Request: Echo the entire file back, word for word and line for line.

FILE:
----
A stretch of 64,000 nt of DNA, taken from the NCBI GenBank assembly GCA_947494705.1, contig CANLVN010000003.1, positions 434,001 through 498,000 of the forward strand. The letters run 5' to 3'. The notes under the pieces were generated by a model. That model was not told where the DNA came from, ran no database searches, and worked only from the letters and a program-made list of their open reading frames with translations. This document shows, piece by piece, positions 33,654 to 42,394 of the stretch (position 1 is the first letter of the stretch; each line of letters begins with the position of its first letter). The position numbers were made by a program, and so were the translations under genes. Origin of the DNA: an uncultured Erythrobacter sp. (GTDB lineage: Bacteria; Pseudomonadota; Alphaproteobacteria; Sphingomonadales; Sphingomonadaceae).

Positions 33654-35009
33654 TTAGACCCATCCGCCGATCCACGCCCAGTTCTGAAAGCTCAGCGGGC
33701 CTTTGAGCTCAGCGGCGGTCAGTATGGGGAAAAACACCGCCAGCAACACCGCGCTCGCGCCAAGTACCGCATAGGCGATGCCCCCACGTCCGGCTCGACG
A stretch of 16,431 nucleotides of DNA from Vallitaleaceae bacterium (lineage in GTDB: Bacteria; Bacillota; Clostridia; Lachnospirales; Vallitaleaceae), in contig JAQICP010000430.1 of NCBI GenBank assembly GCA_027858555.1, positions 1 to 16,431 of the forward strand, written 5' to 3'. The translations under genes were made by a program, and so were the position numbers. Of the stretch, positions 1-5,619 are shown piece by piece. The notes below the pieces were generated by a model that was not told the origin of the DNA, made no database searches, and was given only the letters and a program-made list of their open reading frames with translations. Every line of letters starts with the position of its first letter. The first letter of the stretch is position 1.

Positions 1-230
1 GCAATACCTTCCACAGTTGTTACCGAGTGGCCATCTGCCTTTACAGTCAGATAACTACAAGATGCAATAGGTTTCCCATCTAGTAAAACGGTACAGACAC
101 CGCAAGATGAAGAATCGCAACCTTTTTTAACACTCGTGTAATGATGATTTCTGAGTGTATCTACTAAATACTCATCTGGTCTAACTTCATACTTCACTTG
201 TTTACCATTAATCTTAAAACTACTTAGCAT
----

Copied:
A stretch of 64,000 nt of DNA, taken from the NCBI GenBank assembly GCA_947494705.1, contig CANLVN010000003.1, positions 434,001 through 498,000 of the forward strand. The letters run 5' to 3'. The notes under the pieces were generated by a model. That model was not told where the DNA came from, ran no database searches, and worked only from the letters and a program-made list of their open reading frames with translations. This document shows, piece by piece, positions 33,654 to 42,394 of the stretch (position 1 is the first letter of the stretch; each line of letters begins with the position of its first letter). The position numbers were made by a program, and so were the translations under genes. Origin of the DNA: an uncultured Erythrobacter sp. (GTDB lineage: Bacteria; Pseudomonadota; Alphaproteobacteria; Sphingomonadales; Sphingomonadaceae).

Positions 33654-35009
33654 TTAGACCCATCCGCCGATCCACGCCCAGTTCTGAAAGCTCAGCGGGC
33701 CTTTGAGCTCAGCGGCGGTCAGTATGGGGAAAAACACCGCCAGCAACACCGCGCTCGCGCCAAGTACCGCATAGGCGATGCCCCCACGTCCGGCTCGACG
A stretch of 16,431 nucleotides of DNA from Vallitaleaceae bacterium (lineage in GTDB: Bacteria; Bacillota; Clostridia; Lachnospirales; Vallitaleaceae), in contig JAQICP010000430.1 of NCBI GenBank assembly GCA_027858555.1, positions 1 to 16,431 of the forward strand, written 5' to 3'. The translations under genes were made by a program, and so were the position numbers. Of the stretch, positions 1-5,619 are shown piece by piece. The notes below the pieces were generated by a model that was not told the origin of the DNA, made no database searches, and was given only the letters and a program-made list of their open reading frames with translations. Every line of letters starts with the position of its first letter. The first letter of the stretch is position 1.

Positions 1-230
1 GCAATACCTTCCACAGTTGTTACCGAGTGGCCATCTGCCTTTACAGTCAGATAACTACAAGATGCAATAGGTTTCCCATCTAGTAAAACGGTACAGACAC
101 CGCAAGATGAAGAATCGCAACCTTTTTTAACACTCGTGTAATGATGATTTCTGAGTGTATCTACTAAATACTCATCTGGTCTAACTTCATACTTCACTTG
201 TTTACCATTAATCTTAAAACTACTTAGCAT